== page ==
TVN SOCIAL SCORECARD | DMA 85

In Syracuse, Paper Beats TV On Social

Advance’s Post-Standard overwhelmingly beats its local television peers in social media performance in Syracuse, N.Y. according to Shareablee data. Its social media lead says a careful video strategy, helped by some viral hits, has lifted it.

Syracuse, N.Y., is that rare market where a newspaper bests all of its local television competition on social media, at least according to data from audience insight firm Shareablee.

Over the last six months, Advance Media’s Post-Standard, known digitally as Syracuse.com, had almost 1.8 million total actions on social, 50% of the market’s 3.5 million total actions in that period.

The Post-Standard crushed its next-closest competitor in this regard, which was Sinclair-owned WSTM-WTVH-WSTQ, with almost 692,000 total actions.

The paper also edged out those stations in total fans/followers with almost 197,000 to their just over 195,000. It took the lead on Facebook, Twitter and Instagram, the latter on which it notched an impressive near-67,000 actions (the runner up had just 3,500).

Syracuse.com’s Christine Loman, the social media lead, knows that on video-centric Facebook, squaring off against TV competitors isn’t easy. The paper does have a video staff, however, and “we try to be very smart about the videos we choose to produce,” she says.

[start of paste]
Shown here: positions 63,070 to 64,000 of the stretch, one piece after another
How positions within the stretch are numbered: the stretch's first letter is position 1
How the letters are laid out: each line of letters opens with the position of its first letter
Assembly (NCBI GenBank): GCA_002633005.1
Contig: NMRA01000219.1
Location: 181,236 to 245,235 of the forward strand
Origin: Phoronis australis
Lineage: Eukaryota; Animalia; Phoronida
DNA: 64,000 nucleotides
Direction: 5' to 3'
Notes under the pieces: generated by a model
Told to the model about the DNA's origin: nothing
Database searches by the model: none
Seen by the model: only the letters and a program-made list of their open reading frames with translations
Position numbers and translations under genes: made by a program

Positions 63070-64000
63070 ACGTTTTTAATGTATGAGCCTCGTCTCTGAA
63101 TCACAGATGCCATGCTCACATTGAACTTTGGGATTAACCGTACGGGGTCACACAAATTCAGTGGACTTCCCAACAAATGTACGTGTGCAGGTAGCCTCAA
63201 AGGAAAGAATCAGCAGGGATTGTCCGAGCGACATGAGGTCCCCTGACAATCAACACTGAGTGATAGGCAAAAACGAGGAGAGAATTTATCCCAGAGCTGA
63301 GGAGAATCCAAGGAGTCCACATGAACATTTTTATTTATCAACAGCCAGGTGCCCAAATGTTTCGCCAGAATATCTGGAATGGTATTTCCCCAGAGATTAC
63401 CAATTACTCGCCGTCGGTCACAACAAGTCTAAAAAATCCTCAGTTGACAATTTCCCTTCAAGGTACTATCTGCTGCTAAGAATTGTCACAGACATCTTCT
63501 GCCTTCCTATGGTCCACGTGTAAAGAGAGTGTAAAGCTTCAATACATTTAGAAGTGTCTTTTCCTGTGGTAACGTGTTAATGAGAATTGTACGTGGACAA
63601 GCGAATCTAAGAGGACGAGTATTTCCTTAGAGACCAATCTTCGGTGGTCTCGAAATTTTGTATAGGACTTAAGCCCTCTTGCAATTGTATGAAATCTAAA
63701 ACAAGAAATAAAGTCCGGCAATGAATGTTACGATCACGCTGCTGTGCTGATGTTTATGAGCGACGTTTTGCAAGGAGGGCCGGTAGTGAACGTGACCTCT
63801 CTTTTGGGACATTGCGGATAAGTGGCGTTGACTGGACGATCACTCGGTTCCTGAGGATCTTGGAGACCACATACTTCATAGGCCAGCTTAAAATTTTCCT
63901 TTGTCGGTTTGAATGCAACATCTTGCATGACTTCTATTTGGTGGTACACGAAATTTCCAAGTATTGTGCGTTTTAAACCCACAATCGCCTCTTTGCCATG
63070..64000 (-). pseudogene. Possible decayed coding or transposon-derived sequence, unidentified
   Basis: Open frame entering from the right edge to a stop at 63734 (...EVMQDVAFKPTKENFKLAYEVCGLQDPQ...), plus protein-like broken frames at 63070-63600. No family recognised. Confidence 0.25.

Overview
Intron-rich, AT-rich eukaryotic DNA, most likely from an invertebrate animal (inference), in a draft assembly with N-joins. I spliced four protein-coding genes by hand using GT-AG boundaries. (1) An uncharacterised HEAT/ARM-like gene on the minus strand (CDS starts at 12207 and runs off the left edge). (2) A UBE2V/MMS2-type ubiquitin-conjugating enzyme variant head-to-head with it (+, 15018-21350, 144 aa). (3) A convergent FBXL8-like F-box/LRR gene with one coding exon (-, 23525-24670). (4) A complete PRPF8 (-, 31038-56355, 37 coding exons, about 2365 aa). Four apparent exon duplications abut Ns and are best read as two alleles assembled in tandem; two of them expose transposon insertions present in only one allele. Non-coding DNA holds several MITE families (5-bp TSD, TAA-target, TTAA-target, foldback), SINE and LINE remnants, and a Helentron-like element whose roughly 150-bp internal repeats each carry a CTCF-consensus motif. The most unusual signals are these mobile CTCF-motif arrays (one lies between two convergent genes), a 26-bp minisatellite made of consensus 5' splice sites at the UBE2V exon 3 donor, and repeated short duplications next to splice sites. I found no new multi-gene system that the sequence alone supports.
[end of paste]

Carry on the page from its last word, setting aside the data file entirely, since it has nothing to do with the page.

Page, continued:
Staffers also had extensive Facebook Live training at the beginning of the year, and the paper is ramping up its output there. Still, it errs on the side of less live video than more to avoid a sense of overkill with users. “Not every fire that [reporters] go out to would make a good Facebook Live,” Loman says. “We try to keep things at a fairly high level.”

BRAND CONNECTIONS

But like everywhere else, a few viral hits have been a boon to the paper, such as this video of a pickup truck crashing into a city bus or this one of a local man bowling 12 strikes in 86 seconds.

The paper is an aggressive participant in Instant Articles, Facebook’s native platform for content, where Loman estimates about 75% of its content goes and engagement gets another boost.

And it’s big on the frequent posting of pictures, especially where sports-crazy Syracuse University fans are concerned. “We do a ton of shareable images,” Loman says.

Live sports are also an emphasis on the paper’s Snapchat channel, where Shareablee doesn’t measure performance here but where Syracuse.com is gearing up for a busier summer season of live events that also include the New York State Fair and outdoor concerts.

It’s still a relatively nascent platform effort for the paper, but Loman says it’s where it hopes to build relationships with its next generation of users.


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